Specimens were acclimatized at 20 ± 1 °C and 65% relative humidity (RH) using a chamber (Memmert Gmbh+Co. KG, Schwabach, Germany) until their weight became constant. At the end of the acclimatization, the density of the samples was determined according to the TS 2472 (2005) standard. To minimize or eliminate the density variations, all samples were matched in terms of the section and height of the pieces seen in Fig. 1. Furthermore, samples that had lower and upper bound density values were not taken into consideration.

The L, R, and T lengths of the specimens were measured using a digital caliper. Three measurements for each direction (nearby the endpoints and midpoint) were taken and the average length was calculated using arithmetic means of the measurements. The GRWs were calculated by dividing the average length of the R direction by GRN. To ensure the exact start and finish border of GR, the surface of the specimens was also sanded using sandpapers.

Ultrasound propagation was performed using an Olympus EPOCH 650 (Olympus, Waltham, MA, USA) digital ultrasonic flaw detector. The contact type A133S-RM and V153-RM (Panametrics-NDT, Waltham, MA, USA) transducers with 2.25 MHz (Pressure-P or longitudinal) and 1 MHz (Shear-S or transverse) central frequencies were used for wave propagation in direct mode to measure transmission time in µs. To reduce the noise and ensure the proper contact between transducers and the specimen, Olympus B2 Glycerin and SWC2 gel (Chemtrec, Waltham, MA, USA) were used. The longitudinal wave propagated through the R direction without polarization to calculate the VRR. The transverse wave propagated through the R direction with L and T polarizations to calculate the VRL and VRT, respectively. For shear moduli determination, VLR and VTR were also measured.

Fig. 1. Radially cut laths and sample preparation details

Because of the different and longer sizes in the R direction, three different (nearby the endpoints and midpoint) measurements were taken and then averaged, particularly for VLR and VTR. Consequently, dynamic elasticity modulus in the R direction (ER) and shear moduli in RL and RT planes (GLR and GRT) were calculated using Eq. 1 and Eq. 2, respectively,


where ER is the elasticity modulus (MPa) in the R direction, ρ is density (kg/m3), and VRR is the longitudinal UWV (m/s) in the R direction without polarization,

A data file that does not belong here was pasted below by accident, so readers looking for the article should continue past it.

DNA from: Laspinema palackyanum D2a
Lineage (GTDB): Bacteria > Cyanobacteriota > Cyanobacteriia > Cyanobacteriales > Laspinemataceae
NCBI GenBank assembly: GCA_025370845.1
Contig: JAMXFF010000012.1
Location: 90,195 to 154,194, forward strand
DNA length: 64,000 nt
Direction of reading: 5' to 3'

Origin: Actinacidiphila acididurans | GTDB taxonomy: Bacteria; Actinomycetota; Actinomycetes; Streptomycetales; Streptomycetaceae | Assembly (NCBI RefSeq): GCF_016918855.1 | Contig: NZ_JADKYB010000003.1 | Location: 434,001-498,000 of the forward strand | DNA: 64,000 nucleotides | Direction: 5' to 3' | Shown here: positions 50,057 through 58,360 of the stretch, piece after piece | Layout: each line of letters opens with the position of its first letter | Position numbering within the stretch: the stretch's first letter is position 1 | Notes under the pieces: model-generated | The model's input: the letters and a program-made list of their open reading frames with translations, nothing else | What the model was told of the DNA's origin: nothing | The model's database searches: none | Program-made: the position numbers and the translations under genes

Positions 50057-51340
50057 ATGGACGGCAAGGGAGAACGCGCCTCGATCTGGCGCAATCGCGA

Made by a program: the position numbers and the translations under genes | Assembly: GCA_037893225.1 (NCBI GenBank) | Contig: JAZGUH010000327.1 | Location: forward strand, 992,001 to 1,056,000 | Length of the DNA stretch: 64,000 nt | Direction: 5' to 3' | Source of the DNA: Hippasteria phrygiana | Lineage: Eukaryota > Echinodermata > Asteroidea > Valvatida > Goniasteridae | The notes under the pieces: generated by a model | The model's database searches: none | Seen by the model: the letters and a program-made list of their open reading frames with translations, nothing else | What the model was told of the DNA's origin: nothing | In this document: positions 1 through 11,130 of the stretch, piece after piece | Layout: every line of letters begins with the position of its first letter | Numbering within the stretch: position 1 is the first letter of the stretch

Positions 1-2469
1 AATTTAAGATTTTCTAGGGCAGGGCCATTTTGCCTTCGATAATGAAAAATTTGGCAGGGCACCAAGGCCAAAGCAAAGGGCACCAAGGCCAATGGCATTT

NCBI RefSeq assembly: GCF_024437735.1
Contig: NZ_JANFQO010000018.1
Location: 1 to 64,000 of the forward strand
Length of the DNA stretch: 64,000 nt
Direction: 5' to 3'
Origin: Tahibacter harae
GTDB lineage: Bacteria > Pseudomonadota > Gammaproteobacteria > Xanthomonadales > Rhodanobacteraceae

where Gij is the shear modulus (MPa) in IJ planes, ρ is density (kg/m3), and Vij is the transverse UWV (m s-1) in I direction and J polarization (LR, RL, RT, and TR).

For the transverse wave, the VİJ is not equal to V, and the average of these two velocities was taken into consideration while calculating the shear modulus in the IJ plane. The objective was to discover the influence of GRN and GRW on the velocity and moduli predicted using velocities. Therefore, shear moduli were also calculated by assuming VİJ is equal to V to comprehend the diffraction not only between the VİJ and V but also the moduli values.

The One-Way ANOVA test was conducted to interpret the influence of GRN on physical and mechanical properties and UWV. Significant differences between the means were found using Duncan’s multiple range test (DMRT). Linear regression statistics were presented to evaluate the influence of GRW on the properties and to express how the properties were successfully predicted by GRW.


Physical Properties

The means for the physical properties are presented in Table 1. The means of GRW ranged from 17 to 18.2 mm, and the average GRW of all the groups was 17.7 mm. Ziemiańska and Kalbarczyk (2018) reported 5.37 mm GRW for SW of the Populus x canadensis Moench, which is around 3.3 times lower than the average GRW of this study. Remarkably lower averages (6.63 mm and 8.3 mm) were also reported by Ziemiańska et al. (2020), including both SW and HW. In contrast, higher means, 19.8 mm (Erten and Önal 1995), 27.8 mm (LeBlanc et al. 2020), 28.6 and 28.8 mm (Šēnhofa et al. 2016), and 45 to 55 mm (DeBell et al. 2002), were also reported for different poplar species. There are many reasons for such high diffraction within the same species. The most important factor that influences the GRW is the climate, and precipitation and temperature have effects on width (Bozkurt and Erdin 1989a). Conversely, such remarkable differences can be meaningfully explained by sampling because the width of the growth ring can be dramatically changed. For example, Zhang et al. (2022) reported around 1.2 cm GRW for the first ring from the pith of hybrid clone of I-69 (P. deltoides) and I-45 (P. euramericana) clones. It increased to around 1.75 cm at the 4th ring and decreased to 0.3 cm at the 12th ring. Therefore, it is not easy to exactly compare or weigh the means because the parameters are not identical.